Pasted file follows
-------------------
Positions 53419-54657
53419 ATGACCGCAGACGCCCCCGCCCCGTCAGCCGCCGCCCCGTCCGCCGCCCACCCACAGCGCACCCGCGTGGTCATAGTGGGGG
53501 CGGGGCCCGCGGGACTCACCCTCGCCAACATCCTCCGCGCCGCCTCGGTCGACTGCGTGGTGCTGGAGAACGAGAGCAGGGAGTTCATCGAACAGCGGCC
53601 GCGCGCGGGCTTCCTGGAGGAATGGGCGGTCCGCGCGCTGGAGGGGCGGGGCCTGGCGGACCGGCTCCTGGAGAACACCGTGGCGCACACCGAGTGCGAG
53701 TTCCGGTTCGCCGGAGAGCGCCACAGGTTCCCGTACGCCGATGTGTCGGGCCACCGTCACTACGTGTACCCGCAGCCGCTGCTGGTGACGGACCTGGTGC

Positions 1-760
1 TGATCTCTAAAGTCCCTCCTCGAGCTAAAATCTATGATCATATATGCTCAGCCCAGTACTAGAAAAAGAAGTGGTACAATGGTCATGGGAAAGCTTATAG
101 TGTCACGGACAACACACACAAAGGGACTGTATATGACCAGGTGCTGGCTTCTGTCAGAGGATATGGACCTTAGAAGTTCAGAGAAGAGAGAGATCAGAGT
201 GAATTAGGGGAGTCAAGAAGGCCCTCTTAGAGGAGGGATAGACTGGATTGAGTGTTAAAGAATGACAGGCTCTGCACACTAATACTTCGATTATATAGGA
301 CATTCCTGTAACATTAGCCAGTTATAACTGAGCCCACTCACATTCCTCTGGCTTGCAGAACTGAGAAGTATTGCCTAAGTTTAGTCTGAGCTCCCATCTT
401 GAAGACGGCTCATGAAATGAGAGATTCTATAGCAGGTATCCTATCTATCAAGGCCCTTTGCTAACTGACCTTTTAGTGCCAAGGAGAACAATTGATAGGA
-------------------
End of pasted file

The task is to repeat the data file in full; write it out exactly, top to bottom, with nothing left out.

Positions 53419-54657
53419 ATGACCGCAGACGCCCCCGCCCCGTCAGCCGCCGCCCCGTCCGCCGCCCACCCACAGCGCACCCGCGTGGTCATAGTGGGGG
53501 CGGGGCCCGCGGGACTCACCCTCGCCAACATCCTCCGCGCCGCCTCGGTCGACTGCGTGGTGCTGGAGAACGAGAGCAGGGAGTTCATCGAACAGCGGCC
53601 GCGCGCGGGCTTCCTGGAGGAATGGGCGGTCCGCGCGCTGGAGGGGCGGGGCCTGGCGGACCGGCTCCTGGAGAACACCGTGGCGCACACCGAGTGCGAG
53701 TTCCGGTTCGCCGGAGAGCGCCACAGGTTCCCGTACGCCGATGTGTCGGGCCACCGTCACTACGTGTACCCGCAGCCGCTGCTGGTGACGGACCTGGTGC

Positions 1-760
1 TGATCTCTAAAGTCCCTCCTCGAGCTAAAATCTATGATCATATATGCTCAGCCCAGTACTAGAAAAAGAAGTGGTACAATGGTCATGGGAAAGCTTATAG
101 TGTCACGGACAACACACACAAAGGGACTGTATATGACCAGGTGCTGGCTTCTGTCAGAGGATATGGACCTTAGAAGTTCAGAGAAGAGAGAGATCAGAGT
201 GAATTAGGGGAGTCAAGAAGGCCCTCTTAGAGGAGGGATAGACTGGATTGAGTGTTAAAGAATGACAGGCTCTGCACACTAATACTTCGATTATATAGGA
301 CATTCCTGTAACATTAGCCAGTTATAACTGAGCCCACTCACATTCCTCTGGCTTGCAGAACTGAGAAGTATTGCCTAAGTTTAGTCTGAGCTCCCATCTT
401 GAAGACGGCTCATGAAATGAGAGATTCTATAGCAGGTATCCTATCTATCAAGGCCCTTTGCTAACTGACCTTTTAGTGCCAAGGAGAACAATTGATAGGA